KPI 2 – Delivering rapid time to value
For many applications, dashboards and visualizations are the primary way in which customers interact with information as highlighted in a recent blog post. Banking applications offer charts and graphs of spending and balances, cybersecurity apps show network nodes, and franchise applications show per-store performance.
Nearly every business application – and most consumer applications – rely heavily on dashboards and visualizations to present important information. How quickly a customer can understand this information, assess what it means, and act on it is what delivers rapid time to value.
The combination of pre-canned reports – developed to accommodate the most typical use cases – combined with self-service reporting accomplish this end goal of delivering actionable insight to end users. The critical element is doing what PMs do best – understanding their user base to deliver the most valuable, easy-to-use visualizations out of the box.
This reduces the need for training and delays use of more advanced capabilities such as self-service to a time when users are more familiar with the app.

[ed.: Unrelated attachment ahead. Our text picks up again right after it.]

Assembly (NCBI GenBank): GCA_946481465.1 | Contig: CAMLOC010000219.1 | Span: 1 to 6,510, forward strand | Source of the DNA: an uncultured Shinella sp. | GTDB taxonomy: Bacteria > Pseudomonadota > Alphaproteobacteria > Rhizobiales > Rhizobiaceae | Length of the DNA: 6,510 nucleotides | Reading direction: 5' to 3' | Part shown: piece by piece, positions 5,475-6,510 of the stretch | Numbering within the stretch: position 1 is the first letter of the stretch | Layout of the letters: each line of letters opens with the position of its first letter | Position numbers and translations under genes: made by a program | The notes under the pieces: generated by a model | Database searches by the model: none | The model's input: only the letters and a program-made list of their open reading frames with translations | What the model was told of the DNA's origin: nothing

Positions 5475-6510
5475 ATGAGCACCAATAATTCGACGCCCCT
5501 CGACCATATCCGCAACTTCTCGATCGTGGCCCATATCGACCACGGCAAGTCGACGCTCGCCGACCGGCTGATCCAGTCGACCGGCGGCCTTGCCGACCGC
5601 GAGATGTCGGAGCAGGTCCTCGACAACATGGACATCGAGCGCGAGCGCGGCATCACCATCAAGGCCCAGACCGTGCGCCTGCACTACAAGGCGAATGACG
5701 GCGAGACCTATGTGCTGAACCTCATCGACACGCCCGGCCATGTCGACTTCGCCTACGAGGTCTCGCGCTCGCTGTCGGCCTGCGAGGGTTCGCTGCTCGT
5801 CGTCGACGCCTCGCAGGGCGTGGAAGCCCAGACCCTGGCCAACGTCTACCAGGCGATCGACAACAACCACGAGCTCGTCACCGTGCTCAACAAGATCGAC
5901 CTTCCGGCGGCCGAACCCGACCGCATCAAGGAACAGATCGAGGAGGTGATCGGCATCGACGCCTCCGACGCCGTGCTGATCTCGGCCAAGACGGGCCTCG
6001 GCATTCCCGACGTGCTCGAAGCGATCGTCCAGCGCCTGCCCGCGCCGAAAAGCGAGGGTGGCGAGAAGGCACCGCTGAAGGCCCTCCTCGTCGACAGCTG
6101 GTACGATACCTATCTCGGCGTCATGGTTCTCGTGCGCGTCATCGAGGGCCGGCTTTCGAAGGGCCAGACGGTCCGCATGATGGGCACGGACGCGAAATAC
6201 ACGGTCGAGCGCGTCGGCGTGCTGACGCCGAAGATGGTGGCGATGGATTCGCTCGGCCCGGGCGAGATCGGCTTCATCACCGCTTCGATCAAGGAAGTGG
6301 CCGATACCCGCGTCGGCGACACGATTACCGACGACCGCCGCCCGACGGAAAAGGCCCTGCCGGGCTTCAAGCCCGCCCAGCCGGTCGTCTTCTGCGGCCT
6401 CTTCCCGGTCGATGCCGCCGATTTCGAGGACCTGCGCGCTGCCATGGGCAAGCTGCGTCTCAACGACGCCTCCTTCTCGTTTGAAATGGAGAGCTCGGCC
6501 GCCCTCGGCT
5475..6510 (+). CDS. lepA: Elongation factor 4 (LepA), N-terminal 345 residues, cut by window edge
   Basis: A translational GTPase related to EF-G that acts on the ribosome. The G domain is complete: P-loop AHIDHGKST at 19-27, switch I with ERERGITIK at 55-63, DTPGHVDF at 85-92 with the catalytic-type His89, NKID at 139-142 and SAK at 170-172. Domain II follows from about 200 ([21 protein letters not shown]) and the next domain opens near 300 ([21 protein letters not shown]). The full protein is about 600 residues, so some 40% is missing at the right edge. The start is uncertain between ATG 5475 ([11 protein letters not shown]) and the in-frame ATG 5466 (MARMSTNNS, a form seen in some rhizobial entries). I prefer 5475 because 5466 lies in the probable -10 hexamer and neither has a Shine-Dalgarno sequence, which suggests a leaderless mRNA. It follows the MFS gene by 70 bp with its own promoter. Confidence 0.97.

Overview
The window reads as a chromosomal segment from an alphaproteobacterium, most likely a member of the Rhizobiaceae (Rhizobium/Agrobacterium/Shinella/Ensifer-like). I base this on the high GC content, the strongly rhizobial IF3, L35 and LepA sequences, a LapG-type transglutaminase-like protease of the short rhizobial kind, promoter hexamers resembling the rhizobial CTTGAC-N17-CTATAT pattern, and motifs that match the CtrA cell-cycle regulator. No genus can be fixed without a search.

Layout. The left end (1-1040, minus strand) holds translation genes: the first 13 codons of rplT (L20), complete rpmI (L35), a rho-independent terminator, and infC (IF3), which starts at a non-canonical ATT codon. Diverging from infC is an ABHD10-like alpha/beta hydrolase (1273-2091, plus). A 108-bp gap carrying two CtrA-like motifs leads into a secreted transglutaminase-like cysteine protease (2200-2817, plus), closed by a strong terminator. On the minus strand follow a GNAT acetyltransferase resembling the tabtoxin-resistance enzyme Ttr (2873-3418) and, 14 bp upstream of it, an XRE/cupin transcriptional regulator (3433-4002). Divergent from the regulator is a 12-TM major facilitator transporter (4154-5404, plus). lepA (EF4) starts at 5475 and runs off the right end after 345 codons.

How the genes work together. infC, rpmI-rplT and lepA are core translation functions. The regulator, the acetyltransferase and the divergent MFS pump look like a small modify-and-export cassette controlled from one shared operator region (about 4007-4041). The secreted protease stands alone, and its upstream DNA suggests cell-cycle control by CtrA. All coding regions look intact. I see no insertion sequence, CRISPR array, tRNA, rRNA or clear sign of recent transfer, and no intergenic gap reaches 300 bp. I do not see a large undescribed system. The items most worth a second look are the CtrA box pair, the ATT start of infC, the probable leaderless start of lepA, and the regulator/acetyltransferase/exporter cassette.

Ultimately, users become acquainted with the application quickly and see benefits immediately while growing into an advanced use case.
Moreover, there is an accelerated time to market to launch much sought-after analytics capabilities by leveraging the right embedded analytics platform vs. building in-house. This saves developers time and allowing them to focus on core differentiators, important SaaS product management KPIs.
KPI 3 – Earning a high net-promoter score
Net Promoter Score®, or NPS®, measures customer experience and predicts business growth. This proven SaaS product management metric provides the core measurement for customer experience management programs. NPS is a simple metric asking customers how likely they are to recommend your service from 0 to 10.
Measuring NPS is simple – just survey customers with a single question. However, there are several reasons why PMs suffer from a low NPS according to Mattsen Kumar including product performance and usability. These issues typically manifest themselves as new user frustration and negatively impact NPS – reflecting poorly on a product manager.
The best way to combat these issues is to understand your user and deliver a user experience that is powerful yet easy to navigate. While visualizations play a critical role in this paradigm, so does application performance.
This is why good embedded analytics platforms will have invested significant development time into their data workflows.